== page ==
At a symposium in Tokyo on October 1, the case was discussed within the broader framework of different approaches to religion and “cults” in Japan and the West.
by Massimo Introvigne
“Bitter Winter” has covered from the days following the assassination of former Prime Minister Shinzo Abe on July 8, 2022, the Japanese controversy about the Unification Church, now called the Family Federation of World Peace and Unification. Abe was killed by a man called Tetsuya Yamagami, who claimed his mother went bankrupt in 2002 because of her excessive donations to the Unification Church. The assassin intended to punish Abe for his support to organizations connected with the religious movement.
Yamagami’s statement set in motion a series of the events that led to the government’s request to dissolve the Family Federation on October 12, 2023, and the subsequent court case, currently pending.
As foreign observers of the situation in Japan, I and other scholars realized that the context of what we regard as measures contrary to the principle of freedom of religion or belief should also be understood and studied. Particularly after a religious group called Aum Shinrikyo perpetrated several crimes, including a lethal terrorist attack with sarin gas against the Tokyo subway in 1995, new religious movements, and sometimes religion in general, are perceived by many Japanese as a problem rather than as a resource.
The fact that theories about “cults” using “brainwashing” to control their “victims” have been rejected as pseudo-scientific by the vast majority of scholars who study new religious movement in the West, and by courts of law in the U.S. and other countries, does not seem to be generally known in Japan. Even the opposition by a large part of the scholarly community to the “anti-cult” narrative prevailing in the media that had manifested itself in the West did not find a parallel in Japan, perhaps because local scholars themselves were still influenced by the tragedy of Aum Shinrikyo.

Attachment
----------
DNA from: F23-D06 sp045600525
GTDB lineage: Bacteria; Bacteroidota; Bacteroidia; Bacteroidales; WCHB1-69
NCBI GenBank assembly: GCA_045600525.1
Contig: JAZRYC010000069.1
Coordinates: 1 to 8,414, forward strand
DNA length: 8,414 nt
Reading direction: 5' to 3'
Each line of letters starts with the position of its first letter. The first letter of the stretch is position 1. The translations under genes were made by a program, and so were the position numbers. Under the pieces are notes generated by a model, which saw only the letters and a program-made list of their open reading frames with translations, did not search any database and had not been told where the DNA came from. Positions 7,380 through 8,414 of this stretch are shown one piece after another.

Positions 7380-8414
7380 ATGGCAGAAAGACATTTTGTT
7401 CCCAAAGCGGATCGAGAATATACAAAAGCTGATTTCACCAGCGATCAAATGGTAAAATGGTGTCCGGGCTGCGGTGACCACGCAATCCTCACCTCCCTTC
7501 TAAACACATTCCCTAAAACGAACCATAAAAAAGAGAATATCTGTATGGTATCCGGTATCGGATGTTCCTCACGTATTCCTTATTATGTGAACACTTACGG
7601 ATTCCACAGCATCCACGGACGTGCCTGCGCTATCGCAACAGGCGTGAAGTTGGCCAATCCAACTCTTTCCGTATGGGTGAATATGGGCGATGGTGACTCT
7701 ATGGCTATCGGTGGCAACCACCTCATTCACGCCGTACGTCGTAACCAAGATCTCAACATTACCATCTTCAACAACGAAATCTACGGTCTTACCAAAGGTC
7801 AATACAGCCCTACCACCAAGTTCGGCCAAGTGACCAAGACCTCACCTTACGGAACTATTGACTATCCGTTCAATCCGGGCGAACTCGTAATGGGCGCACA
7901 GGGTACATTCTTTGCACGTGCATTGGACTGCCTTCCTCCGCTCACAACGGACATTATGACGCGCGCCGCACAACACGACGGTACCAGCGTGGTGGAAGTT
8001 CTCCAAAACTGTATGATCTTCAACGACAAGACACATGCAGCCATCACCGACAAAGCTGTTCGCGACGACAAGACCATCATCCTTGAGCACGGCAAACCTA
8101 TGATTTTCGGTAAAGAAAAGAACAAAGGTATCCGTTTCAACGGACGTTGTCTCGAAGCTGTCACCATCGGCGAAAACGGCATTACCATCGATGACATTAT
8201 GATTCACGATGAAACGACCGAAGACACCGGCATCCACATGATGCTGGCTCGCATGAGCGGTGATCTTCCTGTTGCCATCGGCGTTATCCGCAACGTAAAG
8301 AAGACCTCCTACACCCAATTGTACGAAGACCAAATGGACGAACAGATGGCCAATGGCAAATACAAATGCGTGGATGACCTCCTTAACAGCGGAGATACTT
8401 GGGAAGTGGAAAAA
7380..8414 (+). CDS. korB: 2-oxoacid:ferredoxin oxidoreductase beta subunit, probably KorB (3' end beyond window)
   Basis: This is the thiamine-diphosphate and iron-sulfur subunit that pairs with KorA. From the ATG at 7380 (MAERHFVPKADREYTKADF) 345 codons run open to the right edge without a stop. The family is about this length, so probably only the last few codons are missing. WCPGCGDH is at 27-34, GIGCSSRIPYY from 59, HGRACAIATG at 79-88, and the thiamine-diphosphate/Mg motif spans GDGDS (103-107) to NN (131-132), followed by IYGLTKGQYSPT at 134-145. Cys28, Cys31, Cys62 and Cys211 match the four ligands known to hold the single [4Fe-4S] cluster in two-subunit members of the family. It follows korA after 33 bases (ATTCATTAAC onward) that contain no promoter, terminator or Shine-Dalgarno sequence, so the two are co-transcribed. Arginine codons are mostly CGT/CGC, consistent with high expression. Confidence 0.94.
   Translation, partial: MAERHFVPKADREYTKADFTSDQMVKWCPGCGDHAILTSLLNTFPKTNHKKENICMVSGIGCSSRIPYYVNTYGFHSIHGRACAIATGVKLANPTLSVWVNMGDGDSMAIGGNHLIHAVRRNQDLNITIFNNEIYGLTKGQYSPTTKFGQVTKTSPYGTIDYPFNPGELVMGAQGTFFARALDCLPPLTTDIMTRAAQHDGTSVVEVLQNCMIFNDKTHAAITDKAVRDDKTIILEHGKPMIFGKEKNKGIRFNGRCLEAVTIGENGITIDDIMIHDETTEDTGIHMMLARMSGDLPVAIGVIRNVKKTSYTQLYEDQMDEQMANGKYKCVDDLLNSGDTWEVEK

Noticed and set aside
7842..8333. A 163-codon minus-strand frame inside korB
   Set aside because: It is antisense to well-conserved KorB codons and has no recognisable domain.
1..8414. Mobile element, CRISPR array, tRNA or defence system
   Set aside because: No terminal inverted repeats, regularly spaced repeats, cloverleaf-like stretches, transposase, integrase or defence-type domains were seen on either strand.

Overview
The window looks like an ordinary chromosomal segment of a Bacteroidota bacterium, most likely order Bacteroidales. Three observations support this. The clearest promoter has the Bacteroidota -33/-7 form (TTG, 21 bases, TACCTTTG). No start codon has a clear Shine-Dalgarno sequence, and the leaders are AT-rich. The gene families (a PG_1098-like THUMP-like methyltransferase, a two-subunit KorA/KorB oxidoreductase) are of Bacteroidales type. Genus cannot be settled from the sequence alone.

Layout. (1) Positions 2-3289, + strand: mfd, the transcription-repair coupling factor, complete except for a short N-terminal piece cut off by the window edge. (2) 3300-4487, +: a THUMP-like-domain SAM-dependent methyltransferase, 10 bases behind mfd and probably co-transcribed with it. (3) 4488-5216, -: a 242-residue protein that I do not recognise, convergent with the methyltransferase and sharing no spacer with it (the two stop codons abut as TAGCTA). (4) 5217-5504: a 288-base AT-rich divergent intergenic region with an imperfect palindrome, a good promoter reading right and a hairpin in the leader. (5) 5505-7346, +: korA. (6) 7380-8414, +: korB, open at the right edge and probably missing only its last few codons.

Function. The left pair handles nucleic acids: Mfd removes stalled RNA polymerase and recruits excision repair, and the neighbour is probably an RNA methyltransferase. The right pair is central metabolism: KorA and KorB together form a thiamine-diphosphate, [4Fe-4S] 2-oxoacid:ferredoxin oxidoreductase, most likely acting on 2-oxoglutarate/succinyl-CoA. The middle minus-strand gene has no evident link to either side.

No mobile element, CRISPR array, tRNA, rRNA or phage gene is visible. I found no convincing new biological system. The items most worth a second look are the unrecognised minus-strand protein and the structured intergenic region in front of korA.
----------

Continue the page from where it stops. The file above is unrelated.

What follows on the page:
For these reasons “Bitter Winter,” with the support of the Washington-based International Religious Freedom Roundtable, organized a closed-door symposium in Tokyo on October 1 for selected scholars, religious activists, and reporters, where one European and one American scholar, i.e., the undersigned and Holly Folk, from Western Washington University, offered some general reflections on the global controversy about “cults.”
Nadine Maenza, co-chair of the International Religious Freedom Roundtable and former chair of the United States Commission on International Religious Freedom (USCIRF), and Katrina Lantos Swett, co-chair of the International Religious Freedom Summit (a different organization from the International Religious Freedom Roundtable), sent video messages to the symposium.
The symposium continued with an explanation of the legal issues about the Family Federation by one of the lawyers representing it, Tatsu Nakayama (who is not a member of the Family Federation himself).
Award-winning (and Sociology graduate) journalist Masumi Fukuda discussed the campaign against the Family Federation from her point of view as a reporter who was not particularly sympathetic to the religious movement when she started investigating the case. She concluded, however, that the anti-cult campaign against the former Unification Church was politically motivated and often based on incorrect information.
The symposium was certainly informative, with Western scholars learning from the Japanese speakers details of the case they did not know—and perhaps the Japanese participants better understanding why the majority of scholars and religious liberty activists in the West oppose the anti-cult narrative about new religious movements.
The conversation continues.